In County of Sacramento v. Lewis, the Supreme Court clearly defined the standard to be met when considering the liability of police agencies associated with vehicle pursuit. This standard is a much higher benchmark than previous rulings. However, this should not cause complacency.

Chief executive officers of every law enforcement agency must promulgate a written vehicle pursuit policy that provides clear guidance for that agency’s officers. Such policy should include, at minimum, statements that officers will not continue pursuit once the risk of danger to the officer and public created by the pursuit exceeds the potential danger to the public should the suspect remain at large. Also, officers assessing the danger must consider the nature of the violation committed by the offender, as well as environmental conditions such as type of area, weather, and level of traffic congestion. Further, based upon the characteristics of the particular agency, the area it encompasses, and the people it serves, CEOs may desire to restrict pursuit to cases in which the offender has been involved in serious offenses. Additionally, CEOs also must heed state statutes and state-level court decisions applicable within their jurisdiction. Finally, although civil lawsuits likely will continue to be filed, CEO s can protect their agencies by proactively reassessing their agency’s pursuit policy and providing adequate training regarding the policy and motor vehicle pursuit in general.


(1.) R. G. Dunham, G. P. Alpert, D. J. Kenney, and P. Cromwell, “High-Speed Pursuit: The Offenders’ Perspective,” Criminal Justice and Behavior, (March 1998): 30-45; C. Eisenberg and C. Fitzpatrick, “An Alternative to Police Pursuits,” FBI Law Enforcement Bulletin, August 1996, 16-19.

(2.) Supra note 1 (Eisenberg and Fitzpatrick).

(3.) County of Sacramento v. Lewis at 118 S. Ct. 1708 (1998).

(4.) The authors of this article reviewed pursuit policies of eight agencies, as well as the model policy of the International Association of Chiefs of Police (IACP). For an example of a model police pursuit policy, contact the IACP National Law Enforcement Policy Center, 515 North Washington Street, Alexandria, VA 22314-2357; telephone 800-THE-IACP; web site: http://www.theiacp.org/pubinfo/.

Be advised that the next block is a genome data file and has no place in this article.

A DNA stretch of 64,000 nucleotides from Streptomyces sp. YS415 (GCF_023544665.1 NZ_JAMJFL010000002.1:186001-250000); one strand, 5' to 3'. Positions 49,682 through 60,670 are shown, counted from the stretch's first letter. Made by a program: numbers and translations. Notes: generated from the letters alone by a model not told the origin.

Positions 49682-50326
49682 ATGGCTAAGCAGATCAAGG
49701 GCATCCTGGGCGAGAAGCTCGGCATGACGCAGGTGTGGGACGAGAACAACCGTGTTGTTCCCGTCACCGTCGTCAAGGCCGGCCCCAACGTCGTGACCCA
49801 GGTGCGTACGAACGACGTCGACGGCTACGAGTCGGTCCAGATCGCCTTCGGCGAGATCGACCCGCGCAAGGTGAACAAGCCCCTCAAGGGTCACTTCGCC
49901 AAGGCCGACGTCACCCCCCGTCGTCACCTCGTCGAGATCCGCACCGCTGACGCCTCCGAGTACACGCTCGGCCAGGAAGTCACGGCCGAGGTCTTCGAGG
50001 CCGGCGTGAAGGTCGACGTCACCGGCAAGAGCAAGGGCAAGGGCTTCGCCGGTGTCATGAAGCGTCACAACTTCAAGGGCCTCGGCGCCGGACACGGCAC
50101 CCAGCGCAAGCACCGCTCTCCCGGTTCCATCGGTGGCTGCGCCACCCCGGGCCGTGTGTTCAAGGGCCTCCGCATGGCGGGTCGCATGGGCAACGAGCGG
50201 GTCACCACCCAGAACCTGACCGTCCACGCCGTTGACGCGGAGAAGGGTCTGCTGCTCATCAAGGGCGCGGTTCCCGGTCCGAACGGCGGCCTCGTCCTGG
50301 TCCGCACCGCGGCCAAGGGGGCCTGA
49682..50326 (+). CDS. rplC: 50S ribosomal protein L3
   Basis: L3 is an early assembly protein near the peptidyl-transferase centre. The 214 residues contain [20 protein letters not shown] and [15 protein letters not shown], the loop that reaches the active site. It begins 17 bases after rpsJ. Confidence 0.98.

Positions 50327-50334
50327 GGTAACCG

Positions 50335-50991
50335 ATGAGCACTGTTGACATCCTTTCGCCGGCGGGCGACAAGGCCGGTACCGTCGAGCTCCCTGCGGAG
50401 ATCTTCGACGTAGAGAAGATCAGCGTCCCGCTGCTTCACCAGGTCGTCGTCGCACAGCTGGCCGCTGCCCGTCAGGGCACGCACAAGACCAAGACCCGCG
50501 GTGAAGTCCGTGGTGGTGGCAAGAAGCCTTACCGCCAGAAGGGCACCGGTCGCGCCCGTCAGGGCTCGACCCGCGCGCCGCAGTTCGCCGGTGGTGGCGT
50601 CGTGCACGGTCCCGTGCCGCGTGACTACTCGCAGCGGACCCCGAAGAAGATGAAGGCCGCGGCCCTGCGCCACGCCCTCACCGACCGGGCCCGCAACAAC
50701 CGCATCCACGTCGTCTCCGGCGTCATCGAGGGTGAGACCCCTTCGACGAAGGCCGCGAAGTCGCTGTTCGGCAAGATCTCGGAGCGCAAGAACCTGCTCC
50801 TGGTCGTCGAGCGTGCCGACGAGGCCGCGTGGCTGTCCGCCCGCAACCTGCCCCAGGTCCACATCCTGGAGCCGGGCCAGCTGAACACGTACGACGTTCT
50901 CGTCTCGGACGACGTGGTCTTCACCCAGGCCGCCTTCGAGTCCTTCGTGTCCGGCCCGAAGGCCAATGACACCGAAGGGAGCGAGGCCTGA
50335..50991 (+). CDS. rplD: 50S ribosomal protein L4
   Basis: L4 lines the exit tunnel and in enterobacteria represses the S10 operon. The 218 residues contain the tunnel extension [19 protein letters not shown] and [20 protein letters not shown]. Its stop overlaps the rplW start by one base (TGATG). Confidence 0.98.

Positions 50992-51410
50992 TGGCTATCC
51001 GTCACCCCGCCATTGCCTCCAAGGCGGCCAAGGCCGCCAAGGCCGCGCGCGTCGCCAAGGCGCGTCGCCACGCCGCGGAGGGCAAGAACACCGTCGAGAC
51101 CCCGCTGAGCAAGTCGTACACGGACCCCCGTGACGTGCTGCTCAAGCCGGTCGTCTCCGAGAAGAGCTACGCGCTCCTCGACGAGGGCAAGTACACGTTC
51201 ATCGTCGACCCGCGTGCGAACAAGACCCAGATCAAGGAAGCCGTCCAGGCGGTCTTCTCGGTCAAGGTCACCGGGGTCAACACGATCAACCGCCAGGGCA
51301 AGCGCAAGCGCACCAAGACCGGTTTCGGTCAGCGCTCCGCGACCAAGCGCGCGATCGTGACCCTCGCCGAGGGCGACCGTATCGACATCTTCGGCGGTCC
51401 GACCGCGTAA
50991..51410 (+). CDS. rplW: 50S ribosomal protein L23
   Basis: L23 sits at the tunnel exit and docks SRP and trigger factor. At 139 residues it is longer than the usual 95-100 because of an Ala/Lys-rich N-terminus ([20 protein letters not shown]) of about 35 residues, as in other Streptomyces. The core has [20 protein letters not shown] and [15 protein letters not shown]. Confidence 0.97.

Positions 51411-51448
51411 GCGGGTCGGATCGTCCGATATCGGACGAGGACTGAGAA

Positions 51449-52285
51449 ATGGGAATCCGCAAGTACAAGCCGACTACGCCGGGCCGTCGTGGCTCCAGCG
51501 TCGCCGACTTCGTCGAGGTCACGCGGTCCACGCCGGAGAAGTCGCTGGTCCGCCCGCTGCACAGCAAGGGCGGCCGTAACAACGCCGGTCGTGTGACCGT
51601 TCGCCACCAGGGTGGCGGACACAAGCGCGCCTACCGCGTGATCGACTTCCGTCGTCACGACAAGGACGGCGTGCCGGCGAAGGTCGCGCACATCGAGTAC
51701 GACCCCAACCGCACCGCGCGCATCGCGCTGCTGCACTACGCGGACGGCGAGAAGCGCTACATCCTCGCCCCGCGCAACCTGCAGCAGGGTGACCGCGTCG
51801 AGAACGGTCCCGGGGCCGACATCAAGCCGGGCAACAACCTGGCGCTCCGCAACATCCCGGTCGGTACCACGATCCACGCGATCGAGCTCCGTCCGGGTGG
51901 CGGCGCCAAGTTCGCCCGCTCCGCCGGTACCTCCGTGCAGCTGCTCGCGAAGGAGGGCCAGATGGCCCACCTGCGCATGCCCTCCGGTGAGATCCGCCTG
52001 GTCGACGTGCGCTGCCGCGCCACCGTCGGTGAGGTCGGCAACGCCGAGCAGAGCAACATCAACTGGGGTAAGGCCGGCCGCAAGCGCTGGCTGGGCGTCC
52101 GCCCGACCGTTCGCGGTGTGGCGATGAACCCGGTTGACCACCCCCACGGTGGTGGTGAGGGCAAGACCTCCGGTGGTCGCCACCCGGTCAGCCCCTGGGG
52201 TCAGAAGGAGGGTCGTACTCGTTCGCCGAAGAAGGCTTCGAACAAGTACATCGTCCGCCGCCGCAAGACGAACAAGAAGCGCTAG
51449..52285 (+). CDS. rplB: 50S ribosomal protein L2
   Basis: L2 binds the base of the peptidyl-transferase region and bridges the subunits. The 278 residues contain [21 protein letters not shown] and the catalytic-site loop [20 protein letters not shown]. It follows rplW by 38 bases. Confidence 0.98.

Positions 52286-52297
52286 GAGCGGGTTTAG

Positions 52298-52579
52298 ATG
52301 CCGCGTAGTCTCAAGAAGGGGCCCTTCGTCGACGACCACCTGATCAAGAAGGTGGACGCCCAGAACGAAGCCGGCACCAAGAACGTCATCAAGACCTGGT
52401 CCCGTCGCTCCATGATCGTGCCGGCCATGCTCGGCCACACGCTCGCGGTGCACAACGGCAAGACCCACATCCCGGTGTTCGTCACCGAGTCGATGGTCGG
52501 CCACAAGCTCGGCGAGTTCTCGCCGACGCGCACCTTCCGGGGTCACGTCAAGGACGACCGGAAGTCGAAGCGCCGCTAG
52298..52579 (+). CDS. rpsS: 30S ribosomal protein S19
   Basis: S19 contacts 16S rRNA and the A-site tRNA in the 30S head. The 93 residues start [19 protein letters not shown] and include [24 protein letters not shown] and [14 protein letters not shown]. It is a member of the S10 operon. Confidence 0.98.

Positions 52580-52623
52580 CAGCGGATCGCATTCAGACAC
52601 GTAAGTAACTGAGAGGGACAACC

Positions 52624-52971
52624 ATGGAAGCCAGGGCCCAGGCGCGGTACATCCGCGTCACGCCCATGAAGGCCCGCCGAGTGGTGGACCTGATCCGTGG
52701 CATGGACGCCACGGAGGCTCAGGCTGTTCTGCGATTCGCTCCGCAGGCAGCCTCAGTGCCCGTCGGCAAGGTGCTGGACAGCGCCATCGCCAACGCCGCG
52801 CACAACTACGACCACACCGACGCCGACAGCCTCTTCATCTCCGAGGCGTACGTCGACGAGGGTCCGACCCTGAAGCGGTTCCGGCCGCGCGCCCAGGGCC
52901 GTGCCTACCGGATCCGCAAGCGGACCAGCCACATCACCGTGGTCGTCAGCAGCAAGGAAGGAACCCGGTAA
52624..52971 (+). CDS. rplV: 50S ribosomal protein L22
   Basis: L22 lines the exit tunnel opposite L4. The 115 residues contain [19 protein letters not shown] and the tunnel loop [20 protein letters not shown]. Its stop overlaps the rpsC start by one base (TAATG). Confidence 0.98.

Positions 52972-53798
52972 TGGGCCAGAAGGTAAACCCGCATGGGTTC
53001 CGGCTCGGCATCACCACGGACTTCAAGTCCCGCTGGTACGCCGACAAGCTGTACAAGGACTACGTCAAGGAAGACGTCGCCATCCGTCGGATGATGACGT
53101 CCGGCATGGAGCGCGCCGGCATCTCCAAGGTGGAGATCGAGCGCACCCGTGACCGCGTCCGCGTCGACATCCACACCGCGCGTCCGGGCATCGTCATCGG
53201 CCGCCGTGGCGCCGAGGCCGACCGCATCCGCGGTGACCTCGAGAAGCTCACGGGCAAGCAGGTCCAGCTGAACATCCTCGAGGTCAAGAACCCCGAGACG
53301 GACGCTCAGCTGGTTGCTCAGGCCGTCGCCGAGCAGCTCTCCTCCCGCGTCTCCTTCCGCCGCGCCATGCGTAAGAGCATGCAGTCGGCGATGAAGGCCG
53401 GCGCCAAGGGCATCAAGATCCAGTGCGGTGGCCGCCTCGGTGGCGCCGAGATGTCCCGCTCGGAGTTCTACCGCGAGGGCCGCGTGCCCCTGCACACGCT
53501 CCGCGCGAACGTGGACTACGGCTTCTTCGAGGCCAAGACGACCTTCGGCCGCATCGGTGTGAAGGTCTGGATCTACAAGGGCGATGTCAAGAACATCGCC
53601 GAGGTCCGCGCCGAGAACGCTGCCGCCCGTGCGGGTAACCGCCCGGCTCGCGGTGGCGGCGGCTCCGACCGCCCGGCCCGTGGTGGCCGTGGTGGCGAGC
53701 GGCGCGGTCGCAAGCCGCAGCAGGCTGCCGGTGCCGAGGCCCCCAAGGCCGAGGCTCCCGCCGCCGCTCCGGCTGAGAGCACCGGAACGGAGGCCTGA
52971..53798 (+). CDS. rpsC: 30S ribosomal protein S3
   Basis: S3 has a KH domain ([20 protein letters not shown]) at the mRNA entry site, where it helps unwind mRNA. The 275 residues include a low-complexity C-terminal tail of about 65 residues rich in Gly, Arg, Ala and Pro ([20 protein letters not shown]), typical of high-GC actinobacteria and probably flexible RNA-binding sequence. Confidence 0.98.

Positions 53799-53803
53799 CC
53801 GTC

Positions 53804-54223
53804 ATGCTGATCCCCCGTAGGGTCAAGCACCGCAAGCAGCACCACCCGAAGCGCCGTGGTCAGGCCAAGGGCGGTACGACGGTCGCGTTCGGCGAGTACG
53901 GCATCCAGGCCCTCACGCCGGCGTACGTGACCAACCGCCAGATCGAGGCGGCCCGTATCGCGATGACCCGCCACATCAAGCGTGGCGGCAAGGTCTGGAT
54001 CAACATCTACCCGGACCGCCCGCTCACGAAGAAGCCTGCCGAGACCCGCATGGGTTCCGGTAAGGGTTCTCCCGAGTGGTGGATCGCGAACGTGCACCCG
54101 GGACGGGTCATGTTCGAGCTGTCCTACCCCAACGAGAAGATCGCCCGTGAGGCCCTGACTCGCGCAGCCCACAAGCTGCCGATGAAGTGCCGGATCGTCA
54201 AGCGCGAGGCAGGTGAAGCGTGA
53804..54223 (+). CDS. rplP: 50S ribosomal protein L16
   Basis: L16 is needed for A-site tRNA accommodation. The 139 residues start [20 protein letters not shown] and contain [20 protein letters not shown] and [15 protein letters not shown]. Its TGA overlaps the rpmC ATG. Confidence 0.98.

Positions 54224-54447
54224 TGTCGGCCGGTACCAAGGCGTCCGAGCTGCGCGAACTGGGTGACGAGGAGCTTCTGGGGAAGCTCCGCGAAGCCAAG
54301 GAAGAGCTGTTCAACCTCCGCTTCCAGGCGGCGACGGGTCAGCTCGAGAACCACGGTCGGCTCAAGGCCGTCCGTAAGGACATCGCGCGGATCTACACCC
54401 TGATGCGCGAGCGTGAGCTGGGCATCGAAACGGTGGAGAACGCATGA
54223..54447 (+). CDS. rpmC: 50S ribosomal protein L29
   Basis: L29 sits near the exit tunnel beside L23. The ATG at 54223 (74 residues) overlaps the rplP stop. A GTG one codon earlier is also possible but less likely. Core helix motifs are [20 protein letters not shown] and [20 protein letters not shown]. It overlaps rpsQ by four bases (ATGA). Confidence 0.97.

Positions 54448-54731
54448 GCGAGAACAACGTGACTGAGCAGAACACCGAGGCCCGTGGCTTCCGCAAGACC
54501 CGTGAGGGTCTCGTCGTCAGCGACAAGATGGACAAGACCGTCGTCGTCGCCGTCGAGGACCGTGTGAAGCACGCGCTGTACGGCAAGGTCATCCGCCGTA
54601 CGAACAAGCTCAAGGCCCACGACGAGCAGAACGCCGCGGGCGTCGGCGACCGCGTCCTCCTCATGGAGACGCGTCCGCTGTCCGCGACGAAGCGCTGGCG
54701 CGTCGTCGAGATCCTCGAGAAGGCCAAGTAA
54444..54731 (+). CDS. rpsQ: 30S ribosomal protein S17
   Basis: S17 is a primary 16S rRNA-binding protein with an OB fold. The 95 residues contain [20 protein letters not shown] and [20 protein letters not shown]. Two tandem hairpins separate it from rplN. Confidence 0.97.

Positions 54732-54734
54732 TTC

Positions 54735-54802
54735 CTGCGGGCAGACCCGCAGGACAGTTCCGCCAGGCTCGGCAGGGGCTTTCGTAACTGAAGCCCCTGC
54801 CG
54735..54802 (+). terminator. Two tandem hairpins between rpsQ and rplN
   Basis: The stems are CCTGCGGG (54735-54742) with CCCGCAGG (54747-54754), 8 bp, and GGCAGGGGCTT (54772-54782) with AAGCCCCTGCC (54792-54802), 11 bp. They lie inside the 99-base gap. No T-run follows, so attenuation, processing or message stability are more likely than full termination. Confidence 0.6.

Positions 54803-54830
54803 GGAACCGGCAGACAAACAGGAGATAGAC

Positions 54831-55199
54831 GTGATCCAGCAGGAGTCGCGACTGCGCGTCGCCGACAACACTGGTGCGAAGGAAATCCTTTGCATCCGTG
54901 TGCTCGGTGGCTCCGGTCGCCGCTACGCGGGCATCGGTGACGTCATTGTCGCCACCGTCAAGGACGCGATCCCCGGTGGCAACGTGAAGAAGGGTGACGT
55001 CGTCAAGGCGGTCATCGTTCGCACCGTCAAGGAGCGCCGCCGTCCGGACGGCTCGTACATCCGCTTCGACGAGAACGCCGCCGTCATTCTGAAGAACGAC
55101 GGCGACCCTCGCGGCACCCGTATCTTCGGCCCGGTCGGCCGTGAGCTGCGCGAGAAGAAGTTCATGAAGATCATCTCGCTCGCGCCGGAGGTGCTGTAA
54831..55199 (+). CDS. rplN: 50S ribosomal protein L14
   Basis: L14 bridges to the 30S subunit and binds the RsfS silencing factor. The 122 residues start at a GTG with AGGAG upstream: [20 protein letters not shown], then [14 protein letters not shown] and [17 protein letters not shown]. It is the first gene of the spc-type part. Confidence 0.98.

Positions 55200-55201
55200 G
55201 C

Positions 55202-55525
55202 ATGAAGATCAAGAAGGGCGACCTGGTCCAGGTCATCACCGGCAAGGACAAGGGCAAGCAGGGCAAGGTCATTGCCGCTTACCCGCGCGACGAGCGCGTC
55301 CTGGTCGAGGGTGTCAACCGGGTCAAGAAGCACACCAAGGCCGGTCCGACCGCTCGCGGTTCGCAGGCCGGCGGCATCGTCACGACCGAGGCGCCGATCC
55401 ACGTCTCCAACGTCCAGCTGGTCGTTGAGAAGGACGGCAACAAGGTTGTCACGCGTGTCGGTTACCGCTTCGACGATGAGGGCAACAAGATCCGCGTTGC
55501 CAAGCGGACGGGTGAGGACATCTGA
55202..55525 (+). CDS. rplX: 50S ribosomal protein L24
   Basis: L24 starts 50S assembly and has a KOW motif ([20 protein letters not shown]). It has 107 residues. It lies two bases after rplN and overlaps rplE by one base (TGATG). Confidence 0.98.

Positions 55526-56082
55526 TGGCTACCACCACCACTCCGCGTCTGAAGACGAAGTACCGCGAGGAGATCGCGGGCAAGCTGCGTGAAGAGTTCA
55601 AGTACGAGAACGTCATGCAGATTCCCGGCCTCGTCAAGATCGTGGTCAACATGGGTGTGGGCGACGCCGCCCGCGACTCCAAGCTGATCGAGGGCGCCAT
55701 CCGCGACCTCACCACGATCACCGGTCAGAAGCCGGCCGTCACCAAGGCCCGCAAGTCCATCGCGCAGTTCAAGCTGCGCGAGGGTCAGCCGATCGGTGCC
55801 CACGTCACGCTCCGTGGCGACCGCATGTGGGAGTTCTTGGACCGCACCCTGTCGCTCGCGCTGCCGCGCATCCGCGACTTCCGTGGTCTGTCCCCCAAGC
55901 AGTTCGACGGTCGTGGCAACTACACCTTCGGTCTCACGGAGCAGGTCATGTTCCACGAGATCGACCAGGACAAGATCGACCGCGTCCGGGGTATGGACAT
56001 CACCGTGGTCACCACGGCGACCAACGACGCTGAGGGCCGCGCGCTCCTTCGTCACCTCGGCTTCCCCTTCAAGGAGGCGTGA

(5.) G. P. Alpert, “A Factorial Analysis of Police Pursuit Driving Decisions: A Research Note,” Justice Quarterly, June 1998, 348-359.

(6.) H. Nugent, E. F. Connors, J. T. McEwen, and L. Mayo, Restrictive Policies for High-Speed Police Pursuits, (Washington, DC: Institute of Law and Justice, Inc., 1988).

(7.) Ibid.

(8.) Supra note 5.

(9.) Supra note 5.

(10.) Supra note 4. All of the policies reviewed by the authors, as well as the model IACP policy, advised personnel of the environmental factors when making decisions related to pursuit.

(11.) J. M. MacDonald and G. P. Alpert, “Public Attitudes Toward Police Pursuit Driving,” Journal of Criminal Justice 26 (1998), 185-194.

(12.) Ibid.

(13.) Supra note 1, (Dunham, Alpert, Kenney, and Cromwell).

(14.) Supra note 1, (Dunham, Alpert, Kenney, and Cromwell).

(15.) Brower v. County of Inyo, 109 S.Ct. 1378 (1989).

(16.) Ibid.

(17.) City of Canton, Ohio v. Harris, 109 S. Ct. 1197 (1989).

(18.) Ibid.